Then I tired the fine tipped Golden marker with their High Flow Acrylic Paint (PB 60 of course), on June 12, 2014. What a difference. If flowed smoothly and evenly—it looks like my usual maker drawings as far as line quality goes—I'm not one who smooths and blends markers.
In my second example (June 25) I tried to work with the fine tip more like I would with a dip pen. I got frustrated in various areas and fussy. It is difficult for me, without more practice, to control the ink to achieve the different values I effortlessly achieve with a dip pen. Here I'm trying to angle the tip to get it to do thinner lines and a lighter deposit of ink, but at some point you have to call up more ink. If I'm going to make that work successfully with this approach I'm going to have to have more of a plan in mind, so that each time the pen is fully loaded I go to the dark values and work there until the ink runs down a bit and I can work in a lighter value elsewhere. It's doable, I just need to concentrate. Which is exactly how I learned to work with the rhythm and flow of the dip pen; so it's doable. I have to ask myself what types of marks I really want to make with these tools and if they are fun enough for the results I get. The fact that the Golden marker tips didn't feel as scratchy was a huge plus for me. (And I know that there is a certain amount of scratchiness to dip pens, depending on which one, but you can control it with the paper you use and the nibs you select, and it's a different type of scratchy. I'm sure decades from now some artist will write about how these types of markers are scratchy but because they grew up with them…)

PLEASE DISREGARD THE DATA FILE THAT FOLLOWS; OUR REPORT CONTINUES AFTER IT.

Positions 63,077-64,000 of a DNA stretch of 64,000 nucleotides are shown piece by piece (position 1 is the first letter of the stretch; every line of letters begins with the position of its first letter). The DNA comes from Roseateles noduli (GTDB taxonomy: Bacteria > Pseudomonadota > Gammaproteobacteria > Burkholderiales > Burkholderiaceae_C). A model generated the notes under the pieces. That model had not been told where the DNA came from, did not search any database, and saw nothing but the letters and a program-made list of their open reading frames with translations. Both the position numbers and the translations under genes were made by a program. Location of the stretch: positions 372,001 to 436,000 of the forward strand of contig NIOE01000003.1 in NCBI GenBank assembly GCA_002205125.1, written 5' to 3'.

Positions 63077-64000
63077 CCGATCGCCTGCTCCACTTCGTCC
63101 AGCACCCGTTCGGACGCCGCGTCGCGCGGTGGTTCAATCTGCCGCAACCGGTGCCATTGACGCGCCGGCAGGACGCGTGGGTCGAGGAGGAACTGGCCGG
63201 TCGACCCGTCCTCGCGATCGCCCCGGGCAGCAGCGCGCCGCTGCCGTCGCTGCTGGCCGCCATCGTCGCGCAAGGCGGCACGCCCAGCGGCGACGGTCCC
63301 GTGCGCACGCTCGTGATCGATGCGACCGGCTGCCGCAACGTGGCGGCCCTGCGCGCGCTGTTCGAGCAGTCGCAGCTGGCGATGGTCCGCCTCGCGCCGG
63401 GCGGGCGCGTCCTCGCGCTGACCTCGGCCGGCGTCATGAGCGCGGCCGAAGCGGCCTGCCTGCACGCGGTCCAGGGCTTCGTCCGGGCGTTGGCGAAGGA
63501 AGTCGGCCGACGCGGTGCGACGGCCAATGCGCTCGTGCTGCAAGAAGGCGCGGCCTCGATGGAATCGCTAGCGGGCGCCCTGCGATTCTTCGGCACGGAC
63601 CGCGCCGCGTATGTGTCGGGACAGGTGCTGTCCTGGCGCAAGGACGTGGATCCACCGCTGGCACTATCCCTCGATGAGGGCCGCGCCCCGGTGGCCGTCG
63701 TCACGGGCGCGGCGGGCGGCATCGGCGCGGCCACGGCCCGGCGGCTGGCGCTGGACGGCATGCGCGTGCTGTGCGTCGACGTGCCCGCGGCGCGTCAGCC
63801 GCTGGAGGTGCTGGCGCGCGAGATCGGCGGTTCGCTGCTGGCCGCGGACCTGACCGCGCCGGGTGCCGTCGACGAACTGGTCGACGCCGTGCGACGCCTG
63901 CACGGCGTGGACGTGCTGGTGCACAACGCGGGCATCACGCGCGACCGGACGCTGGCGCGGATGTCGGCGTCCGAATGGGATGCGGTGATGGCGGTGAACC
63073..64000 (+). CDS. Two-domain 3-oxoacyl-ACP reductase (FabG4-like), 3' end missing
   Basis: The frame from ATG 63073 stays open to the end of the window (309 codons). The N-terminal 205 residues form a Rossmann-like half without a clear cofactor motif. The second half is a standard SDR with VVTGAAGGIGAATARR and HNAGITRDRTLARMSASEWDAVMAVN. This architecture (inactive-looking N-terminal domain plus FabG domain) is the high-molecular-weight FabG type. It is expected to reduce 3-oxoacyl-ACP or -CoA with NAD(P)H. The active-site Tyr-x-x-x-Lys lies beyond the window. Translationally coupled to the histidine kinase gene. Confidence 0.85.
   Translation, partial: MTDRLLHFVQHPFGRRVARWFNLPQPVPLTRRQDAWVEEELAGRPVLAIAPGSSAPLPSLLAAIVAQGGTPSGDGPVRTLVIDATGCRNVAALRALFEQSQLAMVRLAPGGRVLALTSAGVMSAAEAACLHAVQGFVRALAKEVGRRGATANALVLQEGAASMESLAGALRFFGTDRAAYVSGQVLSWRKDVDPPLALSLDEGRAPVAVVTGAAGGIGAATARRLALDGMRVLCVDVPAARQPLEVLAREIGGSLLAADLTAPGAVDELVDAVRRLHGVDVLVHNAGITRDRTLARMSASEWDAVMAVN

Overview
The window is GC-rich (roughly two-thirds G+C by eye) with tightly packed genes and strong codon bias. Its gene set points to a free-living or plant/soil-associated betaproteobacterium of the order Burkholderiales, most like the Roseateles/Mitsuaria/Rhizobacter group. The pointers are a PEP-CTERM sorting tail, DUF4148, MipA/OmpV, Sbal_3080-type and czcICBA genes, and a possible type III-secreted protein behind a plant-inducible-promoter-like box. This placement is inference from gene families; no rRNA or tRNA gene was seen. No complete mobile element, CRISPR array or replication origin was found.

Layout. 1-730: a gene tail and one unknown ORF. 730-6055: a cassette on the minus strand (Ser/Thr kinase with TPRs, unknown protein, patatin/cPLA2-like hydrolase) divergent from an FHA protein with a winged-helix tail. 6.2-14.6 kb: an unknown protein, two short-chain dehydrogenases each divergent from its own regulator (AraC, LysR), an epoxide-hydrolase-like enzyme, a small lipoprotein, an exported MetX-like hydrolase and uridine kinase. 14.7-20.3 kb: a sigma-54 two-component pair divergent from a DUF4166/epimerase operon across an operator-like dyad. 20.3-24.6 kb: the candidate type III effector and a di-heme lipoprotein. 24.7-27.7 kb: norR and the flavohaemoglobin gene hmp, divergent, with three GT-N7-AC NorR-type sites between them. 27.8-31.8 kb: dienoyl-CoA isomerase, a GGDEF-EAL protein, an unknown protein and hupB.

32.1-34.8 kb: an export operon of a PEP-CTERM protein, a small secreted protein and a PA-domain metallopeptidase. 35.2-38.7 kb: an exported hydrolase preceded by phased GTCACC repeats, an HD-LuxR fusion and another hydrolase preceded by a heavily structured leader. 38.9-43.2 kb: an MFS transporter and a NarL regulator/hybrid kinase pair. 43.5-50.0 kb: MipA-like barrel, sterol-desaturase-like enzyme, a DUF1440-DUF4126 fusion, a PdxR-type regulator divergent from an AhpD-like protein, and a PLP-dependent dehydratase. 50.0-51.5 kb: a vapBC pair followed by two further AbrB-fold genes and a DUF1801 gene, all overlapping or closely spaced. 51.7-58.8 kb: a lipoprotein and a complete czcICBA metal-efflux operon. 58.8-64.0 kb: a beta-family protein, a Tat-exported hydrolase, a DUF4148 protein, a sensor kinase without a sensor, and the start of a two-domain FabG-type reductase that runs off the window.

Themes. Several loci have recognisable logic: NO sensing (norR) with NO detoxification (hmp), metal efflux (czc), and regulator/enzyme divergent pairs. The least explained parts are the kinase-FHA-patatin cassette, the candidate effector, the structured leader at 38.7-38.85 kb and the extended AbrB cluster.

I also found Golden's paint is a little slicker, so that in doing the hatching I sometimes get more smearing than I do with my dip pen because the thicker tip of the marker might hit the previous hatchmark before it's dry and cause it to smear. Again, I just need to get used to the placement of this tip, the drying time of the ink…